Over the past several months, I’ve been slowly working my way through Mark Scherer’s three-volume The Journey of a People, the most recent quasi-official history of Community of Christ. The first volume was interesting, since it covered an era of Mormon history that I’m familiar with from a perspective that I’m not familiar with. I found the second volume a bit harder to get through—some individual sections were fascinating, but it seemed to lack an overall throughline or narrative. I’m currently working my way through the third volume, though, and I think it might be my favorite. It’s fascinating to watch The Reorganized Church of Jesus Christ of Latter-day Saints become Community of Christ, and I’ve thought to myself several times that as happy as I am to be part of the latter, I don’t think I would have ever joined the former, even though they’re simply the same institution at two different points of history.
Of course, a lot of that has to do with the RLDS Church’s slow-but-steady decision beginning in the 1960s to engage in critical self-evaluation and begin shedding its more fundamentalist views. In 1967, this went so far as having the top RLDS authorities sit down with professors at a nearby Methodist seminary for semi-formal classes, the first of Scherer describes as “dealing principally with the history of the New Testament Church.” One conversation during this class was so important that I feel like I’ve heard it referred to several times during the relatively short time I’ve been consuming Community of Christ media. In the first day of meetings, Paul Jones (one of the seminary professors) turned to Wallace Smith, the prophet-president of the RLDS church, and asked a question that had been on his mind. Here’s how Scherer describes the encounter:
Jones mustered courage and directed himself to W. Wallace Smith. “If our mutual studies of Christianity and the RLDS Church were to discovere that there was a discrepancy between what Jesus taught and what Joseph Smith taught, which would you accept?”
The story goes that there was a significant pause while everyone turned to look at Smith (who, of course, was Joseph Smith, Jr.’s grandson) to see how he would respond. Scherer continues:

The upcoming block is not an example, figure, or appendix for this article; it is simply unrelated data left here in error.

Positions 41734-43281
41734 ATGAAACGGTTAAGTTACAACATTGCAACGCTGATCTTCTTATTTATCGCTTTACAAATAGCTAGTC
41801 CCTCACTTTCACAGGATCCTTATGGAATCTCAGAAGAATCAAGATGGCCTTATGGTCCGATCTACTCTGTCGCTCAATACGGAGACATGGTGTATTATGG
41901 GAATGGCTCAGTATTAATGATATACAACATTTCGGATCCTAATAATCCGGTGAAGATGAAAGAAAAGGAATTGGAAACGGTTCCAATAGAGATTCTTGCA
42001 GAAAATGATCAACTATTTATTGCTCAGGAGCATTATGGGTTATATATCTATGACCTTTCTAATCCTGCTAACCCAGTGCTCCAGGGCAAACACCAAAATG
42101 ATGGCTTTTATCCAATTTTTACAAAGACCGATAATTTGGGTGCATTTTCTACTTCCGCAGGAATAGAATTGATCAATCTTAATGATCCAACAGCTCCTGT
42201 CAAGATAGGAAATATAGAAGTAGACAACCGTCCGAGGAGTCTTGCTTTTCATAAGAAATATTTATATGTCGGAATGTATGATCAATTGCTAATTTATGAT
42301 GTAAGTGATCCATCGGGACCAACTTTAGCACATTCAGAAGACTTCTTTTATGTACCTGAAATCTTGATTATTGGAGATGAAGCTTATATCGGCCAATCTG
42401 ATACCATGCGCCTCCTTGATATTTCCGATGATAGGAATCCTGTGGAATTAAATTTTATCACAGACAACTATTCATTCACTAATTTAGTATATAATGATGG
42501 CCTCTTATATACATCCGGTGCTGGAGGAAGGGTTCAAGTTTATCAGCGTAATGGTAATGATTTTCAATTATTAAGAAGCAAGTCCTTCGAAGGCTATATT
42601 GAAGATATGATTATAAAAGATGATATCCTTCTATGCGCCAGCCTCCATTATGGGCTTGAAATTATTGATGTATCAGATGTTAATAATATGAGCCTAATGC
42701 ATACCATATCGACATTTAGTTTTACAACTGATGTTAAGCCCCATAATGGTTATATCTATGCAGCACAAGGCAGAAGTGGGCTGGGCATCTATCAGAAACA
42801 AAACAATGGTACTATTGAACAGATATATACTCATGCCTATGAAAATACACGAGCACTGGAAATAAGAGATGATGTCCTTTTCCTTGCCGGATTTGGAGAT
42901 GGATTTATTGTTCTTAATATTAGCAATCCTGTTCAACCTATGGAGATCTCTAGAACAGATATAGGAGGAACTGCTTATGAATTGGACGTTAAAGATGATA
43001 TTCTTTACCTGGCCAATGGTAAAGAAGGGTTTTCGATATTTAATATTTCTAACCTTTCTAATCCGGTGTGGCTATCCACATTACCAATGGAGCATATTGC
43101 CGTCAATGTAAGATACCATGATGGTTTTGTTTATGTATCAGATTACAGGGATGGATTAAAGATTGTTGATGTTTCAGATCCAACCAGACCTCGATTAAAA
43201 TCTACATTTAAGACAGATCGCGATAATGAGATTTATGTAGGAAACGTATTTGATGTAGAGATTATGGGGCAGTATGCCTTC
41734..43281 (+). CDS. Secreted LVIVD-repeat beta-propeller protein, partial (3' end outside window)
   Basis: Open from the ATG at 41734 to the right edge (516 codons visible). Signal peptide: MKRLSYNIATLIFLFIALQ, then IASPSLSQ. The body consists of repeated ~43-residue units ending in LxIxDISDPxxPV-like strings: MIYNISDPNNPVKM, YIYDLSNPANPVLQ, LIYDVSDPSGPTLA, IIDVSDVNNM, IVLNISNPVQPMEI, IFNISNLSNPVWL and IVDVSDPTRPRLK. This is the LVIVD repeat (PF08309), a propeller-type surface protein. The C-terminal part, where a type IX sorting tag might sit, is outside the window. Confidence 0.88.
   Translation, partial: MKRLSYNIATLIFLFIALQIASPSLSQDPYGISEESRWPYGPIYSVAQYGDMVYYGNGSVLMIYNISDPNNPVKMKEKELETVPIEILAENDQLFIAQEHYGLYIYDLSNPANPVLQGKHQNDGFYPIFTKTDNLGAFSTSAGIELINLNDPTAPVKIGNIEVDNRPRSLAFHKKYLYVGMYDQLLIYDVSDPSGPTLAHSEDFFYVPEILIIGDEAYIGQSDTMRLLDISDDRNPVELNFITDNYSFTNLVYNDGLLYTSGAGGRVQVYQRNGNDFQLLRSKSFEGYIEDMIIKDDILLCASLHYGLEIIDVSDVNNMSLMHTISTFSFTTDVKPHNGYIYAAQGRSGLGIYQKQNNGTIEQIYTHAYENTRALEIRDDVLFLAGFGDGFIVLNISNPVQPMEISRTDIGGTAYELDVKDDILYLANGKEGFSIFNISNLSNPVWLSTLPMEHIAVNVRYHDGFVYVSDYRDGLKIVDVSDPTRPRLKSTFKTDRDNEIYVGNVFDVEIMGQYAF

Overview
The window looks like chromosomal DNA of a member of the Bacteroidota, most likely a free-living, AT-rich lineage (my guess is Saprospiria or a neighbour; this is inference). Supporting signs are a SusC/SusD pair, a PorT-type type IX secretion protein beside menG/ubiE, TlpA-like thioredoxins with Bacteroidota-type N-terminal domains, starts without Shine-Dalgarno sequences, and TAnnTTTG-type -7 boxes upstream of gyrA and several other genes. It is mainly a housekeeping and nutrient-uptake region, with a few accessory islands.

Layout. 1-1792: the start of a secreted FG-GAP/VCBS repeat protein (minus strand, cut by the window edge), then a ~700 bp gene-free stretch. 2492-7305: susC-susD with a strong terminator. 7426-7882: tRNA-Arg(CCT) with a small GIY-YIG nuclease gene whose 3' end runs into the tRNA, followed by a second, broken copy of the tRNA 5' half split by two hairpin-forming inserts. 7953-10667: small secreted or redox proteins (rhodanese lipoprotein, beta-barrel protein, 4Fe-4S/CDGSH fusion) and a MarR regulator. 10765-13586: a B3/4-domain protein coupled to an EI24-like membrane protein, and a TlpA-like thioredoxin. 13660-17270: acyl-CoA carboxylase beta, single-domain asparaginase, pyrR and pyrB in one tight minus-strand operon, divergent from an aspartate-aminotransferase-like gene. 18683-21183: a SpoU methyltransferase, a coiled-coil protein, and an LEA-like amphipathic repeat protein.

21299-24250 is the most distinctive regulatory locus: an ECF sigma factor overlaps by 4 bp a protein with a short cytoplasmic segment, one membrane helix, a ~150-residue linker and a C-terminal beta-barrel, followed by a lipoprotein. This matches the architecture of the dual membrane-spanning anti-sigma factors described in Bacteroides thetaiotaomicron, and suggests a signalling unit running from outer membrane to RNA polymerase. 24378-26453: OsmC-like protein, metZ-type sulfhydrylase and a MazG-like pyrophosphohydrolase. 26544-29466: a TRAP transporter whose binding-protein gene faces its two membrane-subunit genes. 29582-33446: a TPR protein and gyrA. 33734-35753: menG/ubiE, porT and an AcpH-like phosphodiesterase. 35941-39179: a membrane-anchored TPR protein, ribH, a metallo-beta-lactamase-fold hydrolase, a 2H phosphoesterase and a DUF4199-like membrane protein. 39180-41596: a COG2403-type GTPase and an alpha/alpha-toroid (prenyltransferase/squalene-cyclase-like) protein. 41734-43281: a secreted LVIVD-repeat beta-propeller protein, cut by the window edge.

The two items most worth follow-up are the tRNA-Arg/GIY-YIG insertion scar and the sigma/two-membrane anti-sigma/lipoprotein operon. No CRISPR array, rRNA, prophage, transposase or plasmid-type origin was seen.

Jones recalled that all eyes stared at the prophet, who took a long breath, did not falter, but said with poise: “We would have to go with Jesus.” There was a great sigh of relief. W. Wallace’s answer became the foundation for their work together from that point on.
I recently listened to a podcast (sorry for awkward link, but Y Religion doesn’t seem to have individual episode pages) where two BYU religion professors dismissed this question as a false dichotomy. For orthodox Latter-day Saints, Joseph Smith, Jr. is (at least mostly) a mouthpiece for Jesus, so Joseph’s teachings should (at least mostly) be understood as Jesus’s teachings. Having been an orthodox Latter-day Saint for most of my life, I have some sympathy for this view; however, I think this response also misses the point and the value of such a question. To dismiss this question as a false dichotomy takes for granted that Joseph Smith, Jr. (or successors Brigham Young, David McKay, or Russell Nelson) could never deviate in any significant way from what Jesus would want him to teach. To refuse to ask the question “are the current teachings of the leader(s) of The Church of Jesus Christ of Latter-day Saints in harmony with the teachings of Jesus?” is to argue for a certain amount of prophetic infallibility. While Latter-day Saint leaders insist that prophets aren’t infallible, it’s really hard for them to come up with concrete examples that prove that point.